Does your team function in an environment where top performers are punished while low performers are rewarded? "Of course not!" you may respond. Before you issue an automatic response you may want to stop and consider how low, high and average performers are treated on your team.
Do top performers get the most complex or difficult work assignments? Are top performers consistently asked to mentor others? Are top performers regarded as "walking policy manuals" and constantly called upon by others to produce information on demand? Is it assumed that top performers can handle any challenge you throw at them? Do any of these practices have a punitive effect?
Do low performers get easier assignments that they can handle without making grave errors or producing problems? Do the most difficult team members get more uninterrupted time than those who are viewed as having expertise simply because they are unpleasant to deal with? Does the team leader simply correct the errors of the low performer instead of teaching the person how to correct their own errors? If any of these conditions exist, low performers are being rewarded for their lack of knowledge, skills, abilities or awareness.
Are average performers allowed to make contributions that don't require strain or stretch on their part? Are average performers given more realistic timelines than top performers? Is average performance accepted as the norm for most team members? If so, mediocrity reaps greater rewards than does exemplary performance in your team.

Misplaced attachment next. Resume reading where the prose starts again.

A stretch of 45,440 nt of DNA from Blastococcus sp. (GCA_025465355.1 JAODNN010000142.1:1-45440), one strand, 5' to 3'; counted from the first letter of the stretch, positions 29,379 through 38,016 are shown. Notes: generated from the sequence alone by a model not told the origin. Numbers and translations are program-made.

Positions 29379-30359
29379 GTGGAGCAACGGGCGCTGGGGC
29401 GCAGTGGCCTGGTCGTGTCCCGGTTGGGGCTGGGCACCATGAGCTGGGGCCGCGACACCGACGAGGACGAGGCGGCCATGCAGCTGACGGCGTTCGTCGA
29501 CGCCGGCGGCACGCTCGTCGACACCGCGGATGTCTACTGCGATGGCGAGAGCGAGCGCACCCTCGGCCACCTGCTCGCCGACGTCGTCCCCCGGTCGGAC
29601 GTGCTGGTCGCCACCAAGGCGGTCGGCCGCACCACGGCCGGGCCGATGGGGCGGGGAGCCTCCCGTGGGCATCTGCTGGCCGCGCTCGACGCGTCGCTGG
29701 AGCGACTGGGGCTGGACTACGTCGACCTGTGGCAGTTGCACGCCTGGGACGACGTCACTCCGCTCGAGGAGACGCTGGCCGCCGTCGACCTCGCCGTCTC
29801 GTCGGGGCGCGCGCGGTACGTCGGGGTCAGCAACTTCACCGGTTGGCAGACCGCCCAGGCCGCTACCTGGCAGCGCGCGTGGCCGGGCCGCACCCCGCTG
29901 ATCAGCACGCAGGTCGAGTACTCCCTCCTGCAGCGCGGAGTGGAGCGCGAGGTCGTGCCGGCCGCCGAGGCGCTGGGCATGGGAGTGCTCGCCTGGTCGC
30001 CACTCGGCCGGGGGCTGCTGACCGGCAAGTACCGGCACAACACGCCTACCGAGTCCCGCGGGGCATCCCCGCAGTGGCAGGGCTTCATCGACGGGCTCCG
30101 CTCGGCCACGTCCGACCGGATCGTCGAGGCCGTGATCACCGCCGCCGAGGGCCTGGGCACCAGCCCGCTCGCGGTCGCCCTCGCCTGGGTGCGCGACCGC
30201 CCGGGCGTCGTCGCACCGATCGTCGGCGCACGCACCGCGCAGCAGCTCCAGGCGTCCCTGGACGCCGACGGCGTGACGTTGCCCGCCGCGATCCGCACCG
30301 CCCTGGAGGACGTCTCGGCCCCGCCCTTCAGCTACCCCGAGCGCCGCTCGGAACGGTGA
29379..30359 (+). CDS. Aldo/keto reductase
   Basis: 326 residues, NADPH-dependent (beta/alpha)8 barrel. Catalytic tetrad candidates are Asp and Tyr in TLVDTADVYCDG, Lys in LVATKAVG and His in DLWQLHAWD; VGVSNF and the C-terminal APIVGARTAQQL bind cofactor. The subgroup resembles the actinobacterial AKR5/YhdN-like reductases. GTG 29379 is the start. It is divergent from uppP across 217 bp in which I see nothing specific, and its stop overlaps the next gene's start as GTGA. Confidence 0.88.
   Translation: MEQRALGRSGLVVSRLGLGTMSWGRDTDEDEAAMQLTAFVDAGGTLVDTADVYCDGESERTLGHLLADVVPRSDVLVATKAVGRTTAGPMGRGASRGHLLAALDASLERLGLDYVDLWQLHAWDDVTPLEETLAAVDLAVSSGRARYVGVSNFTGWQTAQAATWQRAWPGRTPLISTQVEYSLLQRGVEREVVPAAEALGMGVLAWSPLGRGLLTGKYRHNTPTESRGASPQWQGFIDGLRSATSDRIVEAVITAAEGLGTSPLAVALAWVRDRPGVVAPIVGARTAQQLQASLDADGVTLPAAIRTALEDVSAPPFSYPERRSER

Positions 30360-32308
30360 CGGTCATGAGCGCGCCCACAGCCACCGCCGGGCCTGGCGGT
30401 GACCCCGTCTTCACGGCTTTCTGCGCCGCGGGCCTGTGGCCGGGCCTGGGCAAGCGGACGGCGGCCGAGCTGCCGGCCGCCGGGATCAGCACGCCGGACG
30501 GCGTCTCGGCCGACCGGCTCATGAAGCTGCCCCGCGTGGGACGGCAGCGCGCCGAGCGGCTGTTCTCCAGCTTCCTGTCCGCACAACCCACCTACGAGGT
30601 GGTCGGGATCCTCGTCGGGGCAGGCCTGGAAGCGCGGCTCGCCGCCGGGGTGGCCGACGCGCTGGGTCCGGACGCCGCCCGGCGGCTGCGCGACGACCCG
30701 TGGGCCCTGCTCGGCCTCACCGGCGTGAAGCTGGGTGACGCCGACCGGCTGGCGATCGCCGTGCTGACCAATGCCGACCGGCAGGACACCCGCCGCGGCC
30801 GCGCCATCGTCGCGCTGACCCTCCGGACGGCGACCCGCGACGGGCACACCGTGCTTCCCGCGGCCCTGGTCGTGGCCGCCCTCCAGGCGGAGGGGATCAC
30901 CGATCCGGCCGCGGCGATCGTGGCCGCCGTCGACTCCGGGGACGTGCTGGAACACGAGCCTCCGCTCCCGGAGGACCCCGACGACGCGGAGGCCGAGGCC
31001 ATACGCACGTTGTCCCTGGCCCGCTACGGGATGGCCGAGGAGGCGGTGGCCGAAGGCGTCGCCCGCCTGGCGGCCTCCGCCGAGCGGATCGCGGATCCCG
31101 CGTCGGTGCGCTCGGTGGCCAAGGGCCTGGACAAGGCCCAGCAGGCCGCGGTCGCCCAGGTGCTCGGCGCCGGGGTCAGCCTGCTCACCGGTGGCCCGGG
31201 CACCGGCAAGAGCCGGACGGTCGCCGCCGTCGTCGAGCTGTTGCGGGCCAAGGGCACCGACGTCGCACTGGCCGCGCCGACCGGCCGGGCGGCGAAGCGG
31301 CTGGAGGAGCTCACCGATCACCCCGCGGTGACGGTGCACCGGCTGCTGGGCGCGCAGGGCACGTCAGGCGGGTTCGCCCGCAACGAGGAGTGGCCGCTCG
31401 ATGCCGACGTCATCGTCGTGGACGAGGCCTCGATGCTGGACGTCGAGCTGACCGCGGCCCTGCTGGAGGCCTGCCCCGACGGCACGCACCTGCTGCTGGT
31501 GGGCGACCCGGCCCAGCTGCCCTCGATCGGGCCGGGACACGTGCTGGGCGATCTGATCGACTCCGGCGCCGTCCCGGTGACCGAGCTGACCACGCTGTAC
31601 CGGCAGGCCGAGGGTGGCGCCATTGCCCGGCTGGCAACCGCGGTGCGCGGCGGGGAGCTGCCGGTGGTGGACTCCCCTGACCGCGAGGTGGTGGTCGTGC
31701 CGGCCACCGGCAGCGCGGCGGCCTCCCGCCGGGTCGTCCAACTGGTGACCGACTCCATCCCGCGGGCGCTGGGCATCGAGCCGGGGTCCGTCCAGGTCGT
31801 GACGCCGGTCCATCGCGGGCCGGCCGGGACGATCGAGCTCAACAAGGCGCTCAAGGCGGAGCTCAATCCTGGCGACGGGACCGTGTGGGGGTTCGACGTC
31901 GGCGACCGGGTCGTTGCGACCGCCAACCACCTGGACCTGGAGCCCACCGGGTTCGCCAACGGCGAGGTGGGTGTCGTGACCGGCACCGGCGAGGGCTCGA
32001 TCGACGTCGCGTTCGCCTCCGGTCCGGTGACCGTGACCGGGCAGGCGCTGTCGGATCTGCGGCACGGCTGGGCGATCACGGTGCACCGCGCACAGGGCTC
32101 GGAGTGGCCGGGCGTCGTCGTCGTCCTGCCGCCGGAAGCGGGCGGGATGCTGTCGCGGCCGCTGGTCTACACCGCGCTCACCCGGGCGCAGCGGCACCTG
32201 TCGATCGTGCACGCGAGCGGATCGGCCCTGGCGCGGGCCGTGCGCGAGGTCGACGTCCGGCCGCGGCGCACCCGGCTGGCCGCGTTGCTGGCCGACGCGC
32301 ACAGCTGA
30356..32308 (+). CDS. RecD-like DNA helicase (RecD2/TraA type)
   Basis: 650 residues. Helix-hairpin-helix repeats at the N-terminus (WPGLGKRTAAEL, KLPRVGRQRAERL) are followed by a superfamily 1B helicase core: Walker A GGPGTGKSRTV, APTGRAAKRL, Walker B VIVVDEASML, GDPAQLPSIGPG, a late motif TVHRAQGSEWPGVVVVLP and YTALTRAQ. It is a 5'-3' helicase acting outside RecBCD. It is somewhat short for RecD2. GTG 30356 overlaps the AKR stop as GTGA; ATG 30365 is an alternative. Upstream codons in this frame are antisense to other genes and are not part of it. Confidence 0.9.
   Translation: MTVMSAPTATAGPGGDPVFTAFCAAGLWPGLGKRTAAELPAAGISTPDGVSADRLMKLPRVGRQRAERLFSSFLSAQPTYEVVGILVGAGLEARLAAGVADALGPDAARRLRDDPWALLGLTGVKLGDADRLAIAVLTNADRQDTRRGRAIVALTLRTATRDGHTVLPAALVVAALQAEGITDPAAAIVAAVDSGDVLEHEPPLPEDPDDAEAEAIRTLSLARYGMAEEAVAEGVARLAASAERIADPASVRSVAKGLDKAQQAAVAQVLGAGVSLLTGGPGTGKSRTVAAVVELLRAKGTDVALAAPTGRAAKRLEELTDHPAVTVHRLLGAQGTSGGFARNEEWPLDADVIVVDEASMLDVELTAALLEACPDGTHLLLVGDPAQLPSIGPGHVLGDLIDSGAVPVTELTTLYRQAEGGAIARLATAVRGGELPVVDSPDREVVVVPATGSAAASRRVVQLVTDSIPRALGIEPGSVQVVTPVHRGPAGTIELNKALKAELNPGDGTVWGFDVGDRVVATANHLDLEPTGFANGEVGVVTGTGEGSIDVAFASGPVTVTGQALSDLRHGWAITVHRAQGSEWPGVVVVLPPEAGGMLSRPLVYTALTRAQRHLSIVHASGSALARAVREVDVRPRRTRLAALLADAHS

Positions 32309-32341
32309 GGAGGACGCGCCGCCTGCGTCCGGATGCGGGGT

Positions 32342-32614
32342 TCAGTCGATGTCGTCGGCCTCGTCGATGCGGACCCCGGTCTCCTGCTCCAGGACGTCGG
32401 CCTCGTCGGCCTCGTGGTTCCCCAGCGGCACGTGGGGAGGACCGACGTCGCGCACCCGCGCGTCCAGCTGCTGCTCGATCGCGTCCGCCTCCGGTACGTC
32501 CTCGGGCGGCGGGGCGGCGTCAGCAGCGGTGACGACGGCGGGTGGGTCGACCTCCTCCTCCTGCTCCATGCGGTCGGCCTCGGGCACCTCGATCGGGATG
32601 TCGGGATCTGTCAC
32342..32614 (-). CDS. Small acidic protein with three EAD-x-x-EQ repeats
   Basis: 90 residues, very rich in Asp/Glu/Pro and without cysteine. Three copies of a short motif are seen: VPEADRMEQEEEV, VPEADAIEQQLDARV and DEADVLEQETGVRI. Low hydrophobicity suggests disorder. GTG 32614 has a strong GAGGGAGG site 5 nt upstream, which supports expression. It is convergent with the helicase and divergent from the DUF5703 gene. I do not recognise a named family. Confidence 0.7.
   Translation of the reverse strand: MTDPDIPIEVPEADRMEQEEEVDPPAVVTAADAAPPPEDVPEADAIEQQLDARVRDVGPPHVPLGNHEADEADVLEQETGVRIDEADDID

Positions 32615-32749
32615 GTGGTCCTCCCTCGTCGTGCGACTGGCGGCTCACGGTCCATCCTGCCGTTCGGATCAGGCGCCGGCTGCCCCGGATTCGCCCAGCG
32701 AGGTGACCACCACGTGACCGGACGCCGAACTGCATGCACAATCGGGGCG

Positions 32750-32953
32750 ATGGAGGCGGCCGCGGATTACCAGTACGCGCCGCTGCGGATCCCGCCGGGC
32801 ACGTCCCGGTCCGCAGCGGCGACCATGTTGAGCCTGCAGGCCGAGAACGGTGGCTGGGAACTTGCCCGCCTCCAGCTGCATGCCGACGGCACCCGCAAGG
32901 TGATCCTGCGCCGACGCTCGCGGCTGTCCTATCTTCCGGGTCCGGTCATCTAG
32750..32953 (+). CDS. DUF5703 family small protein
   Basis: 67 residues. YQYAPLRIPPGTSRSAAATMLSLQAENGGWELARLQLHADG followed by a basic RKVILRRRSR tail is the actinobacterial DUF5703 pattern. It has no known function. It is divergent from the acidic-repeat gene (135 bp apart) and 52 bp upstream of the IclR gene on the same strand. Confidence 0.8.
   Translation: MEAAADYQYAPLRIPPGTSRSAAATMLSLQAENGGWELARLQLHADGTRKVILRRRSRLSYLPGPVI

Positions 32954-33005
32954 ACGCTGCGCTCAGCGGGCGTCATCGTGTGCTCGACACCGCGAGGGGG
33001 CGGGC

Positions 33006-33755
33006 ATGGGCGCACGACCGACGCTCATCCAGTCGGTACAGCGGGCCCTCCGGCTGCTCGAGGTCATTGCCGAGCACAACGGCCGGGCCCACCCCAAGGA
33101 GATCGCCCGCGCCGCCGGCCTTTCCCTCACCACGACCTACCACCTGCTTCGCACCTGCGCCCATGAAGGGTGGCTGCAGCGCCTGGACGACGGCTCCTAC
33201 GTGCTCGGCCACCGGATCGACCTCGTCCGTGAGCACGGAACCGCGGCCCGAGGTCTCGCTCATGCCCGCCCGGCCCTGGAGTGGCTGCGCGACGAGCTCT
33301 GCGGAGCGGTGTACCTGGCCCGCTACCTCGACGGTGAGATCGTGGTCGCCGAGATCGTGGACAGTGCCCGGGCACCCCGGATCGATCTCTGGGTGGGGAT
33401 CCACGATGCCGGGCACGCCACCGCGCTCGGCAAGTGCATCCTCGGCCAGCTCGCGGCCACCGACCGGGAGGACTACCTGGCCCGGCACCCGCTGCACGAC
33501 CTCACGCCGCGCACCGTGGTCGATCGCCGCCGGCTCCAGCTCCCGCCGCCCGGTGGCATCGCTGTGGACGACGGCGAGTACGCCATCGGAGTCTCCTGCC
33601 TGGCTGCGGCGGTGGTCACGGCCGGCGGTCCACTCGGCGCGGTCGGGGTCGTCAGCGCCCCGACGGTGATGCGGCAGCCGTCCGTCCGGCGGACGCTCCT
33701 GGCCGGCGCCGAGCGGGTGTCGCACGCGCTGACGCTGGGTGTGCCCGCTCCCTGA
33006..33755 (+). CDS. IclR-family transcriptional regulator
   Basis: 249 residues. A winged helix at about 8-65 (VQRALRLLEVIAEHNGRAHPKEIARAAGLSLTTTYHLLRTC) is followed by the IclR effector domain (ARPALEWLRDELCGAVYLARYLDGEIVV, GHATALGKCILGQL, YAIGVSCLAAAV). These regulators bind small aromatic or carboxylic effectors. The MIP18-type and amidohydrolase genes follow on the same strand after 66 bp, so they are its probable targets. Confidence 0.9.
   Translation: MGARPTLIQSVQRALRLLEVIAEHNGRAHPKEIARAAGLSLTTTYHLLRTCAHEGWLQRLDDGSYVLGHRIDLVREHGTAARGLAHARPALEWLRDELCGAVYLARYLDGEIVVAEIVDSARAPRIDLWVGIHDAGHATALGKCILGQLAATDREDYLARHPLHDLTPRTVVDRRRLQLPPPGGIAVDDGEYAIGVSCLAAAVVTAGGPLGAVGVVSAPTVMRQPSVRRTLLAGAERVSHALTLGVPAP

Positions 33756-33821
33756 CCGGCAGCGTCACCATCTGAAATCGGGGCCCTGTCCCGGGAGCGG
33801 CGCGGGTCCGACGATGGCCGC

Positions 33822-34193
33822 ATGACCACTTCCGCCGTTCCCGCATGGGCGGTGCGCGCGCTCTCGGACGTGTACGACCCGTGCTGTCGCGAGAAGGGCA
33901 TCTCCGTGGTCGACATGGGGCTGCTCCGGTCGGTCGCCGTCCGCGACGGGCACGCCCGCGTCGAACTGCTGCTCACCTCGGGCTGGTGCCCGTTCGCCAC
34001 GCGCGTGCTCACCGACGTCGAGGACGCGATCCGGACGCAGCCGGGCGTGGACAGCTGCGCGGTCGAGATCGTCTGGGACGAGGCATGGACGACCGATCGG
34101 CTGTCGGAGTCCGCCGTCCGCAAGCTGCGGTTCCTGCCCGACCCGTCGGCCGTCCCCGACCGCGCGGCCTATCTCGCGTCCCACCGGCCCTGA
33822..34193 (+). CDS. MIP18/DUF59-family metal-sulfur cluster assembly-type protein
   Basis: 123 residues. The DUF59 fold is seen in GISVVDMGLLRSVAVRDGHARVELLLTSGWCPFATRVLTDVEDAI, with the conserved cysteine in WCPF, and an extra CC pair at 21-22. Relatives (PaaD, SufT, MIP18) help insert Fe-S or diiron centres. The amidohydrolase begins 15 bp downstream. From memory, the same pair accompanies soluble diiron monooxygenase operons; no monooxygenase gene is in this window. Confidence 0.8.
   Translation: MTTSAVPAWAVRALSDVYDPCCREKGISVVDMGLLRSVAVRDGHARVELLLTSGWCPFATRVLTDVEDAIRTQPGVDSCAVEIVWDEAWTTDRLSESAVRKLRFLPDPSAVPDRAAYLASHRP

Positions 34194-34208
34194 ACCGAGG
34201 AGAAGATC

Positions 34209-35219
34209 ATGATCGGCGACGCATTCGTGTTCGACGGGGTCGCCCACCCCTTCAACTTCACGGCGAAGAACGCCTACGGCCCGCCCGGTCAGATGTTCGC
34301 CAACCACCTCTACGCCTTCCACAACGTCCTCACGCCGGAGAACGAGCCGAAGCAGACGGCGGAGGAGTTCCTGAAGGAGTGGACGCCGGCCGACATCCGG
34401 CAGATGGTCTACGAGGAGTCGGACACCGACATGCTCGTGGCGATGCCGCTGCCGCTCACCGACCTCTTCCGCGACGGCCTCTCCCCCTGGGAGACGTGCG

To mitigate performance risks it is necessary to invert the existing system. Low performers need to be given progressively more complex work, along with close supervision in performing the tasks in order to help them to achieve more. Mediocre performers need to be provided with performance plans that progressively shorten timelines, and require more effort be put forth. Top performers will be rewarded with the occasional plum assignment, and the opportunity to choose whether or not they would like to be responsible for coaching others. If excelling begins becomes more desirable, more team members might decide to take the risk of heightened performance.